The Bad Movie Report

Frankenstein Meets The Space Monster

Whatever else you may think about this movie, it has one of the A-List Most Impressive Titles Around, one of those you could walk into the Money Guy's Office, simply state the title, and walk out with a picture deal. Far better than its alternate title, Mars Invades Puerto Rico. Although either title pretty much sums up the plot.

In fact, to call the plot of Frankenstein Meets the Space Monster paper-thin is to seriously Why not Frank Einstein?  Jeez.underestimate the thickness of paper. NASA's last few rockets have blown up, so they decide to send up android Frank Saunders (Robert Riley) instead. But it seems some aliens have been blowing up the rockets, and they blow up Frank's, too, then follow him down and try to finish the job. They only succeed in toasting one side of his face, however, and scrambling his electronic brain, so he operates on only the most basic instinct: survival, thus rendering him one of the title monsters (FRANK Saunders... FRANKenstein! Get it? Get it? Hah? Get it?)

The aliens... comprised of the beautiful Princess Marcuzan (Marilyn Hanold), her sidekick, theMake it so. deliciously-named Dr. Nadir (Lou Cutell), and some space-helmeted cannon fodder, are the sole survivors of some Atomic War and are here to shop for "Breeding Stock", by which we mean Bikini Babes. As the Cannon Fodder, armed with specially-modified Hasbro Air Blasters, go about capturing said Babes and bringing them back to their spacecraft, Frank's creators (James Karen and Nancy Marshall) find him and patch him up. Frank winds up on the spacecraft and frees the Babes. The aliens unleash Mull, the other titular monster, he and Frank fight some, then Frank heroically blows up himself and the spacecraft. The end.

There is much that is quintessentially cheesy to recommend Frankenstein Meets the Space Monster to the Bad Movie Fan. First, there are the two standbys of the LOW budget movie: stock and travelogue footage. As our heroes drive to (then) Cape Kennedy, we are treated to scintillating billboards and road signs. The creators search for the injured Frank by hopping on a seriously underpowered scooter and touring scenic Puerto Rico. Easily a third of this flick is stock footage: tons of cool NASA stuff and the filmmaker's friend, Army wargame material. To their credit, the fillmakers tried to make these passages more palatable by scoring them with a couple of rock tunes by The Distant Cousins and The Poets. Unfortunately, they deemed these songs so good that each is used twice (the soundtrack is, actually, pretty dang good. Anybody know if an album was ever released?) (Hey, I can dream, can't I?) And why the heck does nobody look at the half-burned guy in a flight suit and ask the obvious: "My God, can I get you a doctor?" Instead they opt for attacking him, and Frankie does the predictable thing. (Actually, as I recall, upon first seeing this at about 12 years of age, this made perfect horror movie sense.)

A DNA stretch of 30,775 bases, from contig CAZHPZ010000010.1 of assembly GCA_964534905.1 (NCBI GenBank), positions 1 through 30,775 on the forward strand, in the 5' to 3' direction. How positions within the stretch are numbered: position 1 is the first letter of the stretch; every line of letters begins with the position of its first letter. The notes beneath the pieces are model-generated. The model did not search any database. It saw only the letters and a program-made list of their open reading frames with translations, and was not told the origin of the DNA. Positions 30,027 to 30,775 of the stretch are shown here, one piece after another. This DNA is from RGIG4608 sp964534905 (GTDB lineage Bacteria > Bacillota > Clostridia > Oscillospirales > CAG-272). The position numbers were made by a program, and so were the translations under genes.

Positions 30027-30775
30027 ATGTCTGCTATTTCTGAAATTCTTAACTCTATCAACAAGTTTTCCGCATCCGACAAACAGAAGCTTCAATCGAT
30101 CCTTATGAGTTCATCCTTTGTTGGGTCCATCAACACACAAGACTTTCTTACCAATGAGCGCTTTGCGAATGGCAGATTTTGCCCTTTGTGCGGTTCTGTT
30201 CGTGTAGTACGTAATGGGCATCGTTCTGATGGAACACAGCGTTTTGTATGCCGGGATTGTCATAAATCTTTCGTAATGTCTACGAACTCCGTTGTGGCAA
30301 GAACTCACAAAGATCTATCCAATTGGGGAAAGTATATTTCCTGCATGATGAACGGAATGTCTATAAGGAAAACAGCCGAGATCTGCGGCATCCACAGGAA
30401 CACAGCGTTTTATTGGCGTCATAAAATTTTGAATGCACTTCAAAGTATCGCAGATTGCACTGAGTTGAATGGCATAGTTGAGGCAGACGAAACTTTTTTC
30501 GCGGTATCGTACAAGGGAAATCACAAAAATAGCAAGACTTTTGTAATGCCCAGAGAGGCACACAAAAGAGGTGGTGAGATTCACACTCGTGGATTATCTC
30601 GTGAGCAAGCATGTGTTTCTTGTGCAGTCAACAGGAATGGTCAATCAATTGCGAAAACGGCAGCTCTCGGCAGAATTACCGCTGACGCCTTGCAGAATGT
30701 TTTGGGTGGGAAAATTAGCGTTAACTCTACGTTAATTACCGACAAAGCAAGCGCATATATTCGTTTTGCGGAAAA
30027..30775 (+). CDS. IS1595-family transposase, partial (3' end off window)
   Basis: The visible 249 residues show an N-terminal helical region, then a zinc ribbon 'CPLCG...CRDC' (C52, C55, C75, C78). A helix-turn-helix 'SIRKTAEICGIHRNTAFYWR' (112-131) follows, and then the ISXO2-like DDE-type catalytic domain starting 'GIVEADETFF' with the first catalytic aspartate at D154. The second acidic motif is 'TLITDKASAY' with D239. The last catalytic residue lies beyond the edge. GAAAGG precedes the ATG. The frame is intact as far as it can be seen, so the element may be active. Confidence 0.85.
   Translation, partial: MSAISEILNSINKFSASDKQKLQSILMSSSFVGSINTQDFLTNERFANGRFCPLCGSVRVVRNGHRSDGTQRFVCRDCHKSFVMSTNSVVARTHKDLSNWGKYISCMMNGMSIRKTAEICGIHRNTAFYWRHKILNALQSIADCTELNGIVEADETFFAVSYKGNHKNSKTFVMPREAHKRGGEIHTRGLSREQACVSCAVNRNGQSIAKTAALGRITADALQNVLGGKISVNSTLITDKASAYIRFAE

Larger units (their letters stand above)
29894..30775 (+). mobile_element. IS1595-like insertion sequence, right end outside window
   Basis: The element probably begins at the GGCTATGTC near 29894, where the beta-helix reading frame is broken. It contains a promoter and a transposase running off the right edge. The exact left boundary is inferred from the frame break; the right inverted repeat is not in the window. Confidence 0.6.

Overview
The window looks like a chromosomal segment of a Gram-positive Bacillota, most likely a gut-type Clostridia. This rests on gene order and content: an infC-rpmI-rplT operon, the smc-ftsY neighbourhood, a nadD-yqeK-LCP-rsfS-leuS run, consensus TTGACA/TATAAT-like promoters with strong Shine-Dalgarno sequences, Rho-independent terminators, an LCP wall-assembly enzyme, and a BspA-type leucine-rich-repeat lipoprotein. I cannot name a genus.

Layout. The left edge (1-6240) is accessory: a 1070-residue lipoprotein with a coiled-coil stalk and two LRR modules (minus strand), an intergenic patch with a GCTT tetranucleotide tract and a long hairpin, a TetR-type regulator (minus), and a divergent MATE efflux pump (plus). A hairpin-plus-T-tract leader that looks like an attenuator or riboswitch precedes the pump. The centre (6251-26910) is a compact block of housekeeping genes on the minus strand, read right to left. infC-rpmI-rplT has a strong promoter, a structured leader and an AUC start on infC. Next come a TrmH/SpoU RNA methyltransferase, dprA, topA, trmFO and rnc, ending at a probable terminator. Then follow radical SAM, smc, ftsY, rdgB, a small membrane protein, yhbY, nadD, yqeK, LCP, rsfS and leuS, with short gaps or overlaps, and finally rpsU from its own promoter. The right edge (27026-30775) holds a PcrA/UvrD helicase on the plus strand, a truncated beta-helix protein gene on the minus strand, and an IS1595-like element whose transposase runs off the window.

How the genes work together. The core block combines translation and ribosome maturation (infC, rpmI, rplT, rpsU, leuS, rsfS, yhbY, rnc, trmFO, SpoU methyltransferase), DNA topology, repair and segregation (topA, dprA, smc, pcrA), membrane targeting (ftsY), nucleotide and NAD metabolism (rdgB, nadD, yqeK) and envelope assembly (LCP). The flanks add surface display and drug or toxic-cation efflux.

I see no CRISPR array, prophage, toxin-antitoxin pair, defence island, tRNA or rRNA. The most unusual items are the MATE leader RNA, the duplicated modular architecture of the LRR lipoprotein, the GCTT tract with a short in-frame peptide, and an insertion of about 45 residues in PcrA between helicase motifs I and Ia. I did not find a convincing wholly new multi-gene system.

James Karen. Nancy Marshall. Crispy Critter.James Karen (Perhaps best known to readers of this page through his work in Poltergeist and The Return of the Living Dead films) turns in a surprisingly unsympathetic performance as Frank's creator, Adam Steele (snort), treating Frank and assistant Marshall with an equally uncaring attitude. In Marshall's case, that's not surprising, as she is one of the whiniest scientists on record. Every line is delivered as if on the verge of tears, and (in stark contrast to the Bikini Babes) when she is captured by the aliens, she screams, struggles and begs enough for a batallion of bad actresses. I suspected there was a reason her character was not given a line for nearly the first 30 minutes of the film, but I had no idea....

Ooooh... love that Nadir!With two such unlikable protagonists, we tend to gravitate moreBad Movies of Gor towards Marcuzan and Nadir, who at least have good old reliable concupiscence going for them. Nadir in particular really loves his job, and it shows. A scene where Marcuzan and Nadir inspect the first of the Bikini Babes is a small gem of sleazery.


FrankensteinThe makeup also sadly lacks - don't even try counting the seams on the bald caps, just try not to wince at the poor putty pointy-ears - but Mull is a pretty cool monster, and it'sThe Space Monster unfortunate that, next to him, Frank's quick-fried makeup just plain fails.

Actually, director Robert Gaffney does a pretty good job; there are a couple of very good uses of freeze-framing, the editing is fairly solid, and even the spaceship interiors are good - you have to look pretty closely to see the wood. Although I did notice that, just as in Robot Monster, we are dealing with Wrinkled Telescreen Technology.

Overall, though, this is a fine Bad Movie - one you can enjoy to its fullest while tormenting your friends with it's very existence. Movie party, anyone?



Rockin' stock footage and bikini babes!

- January 4, 1998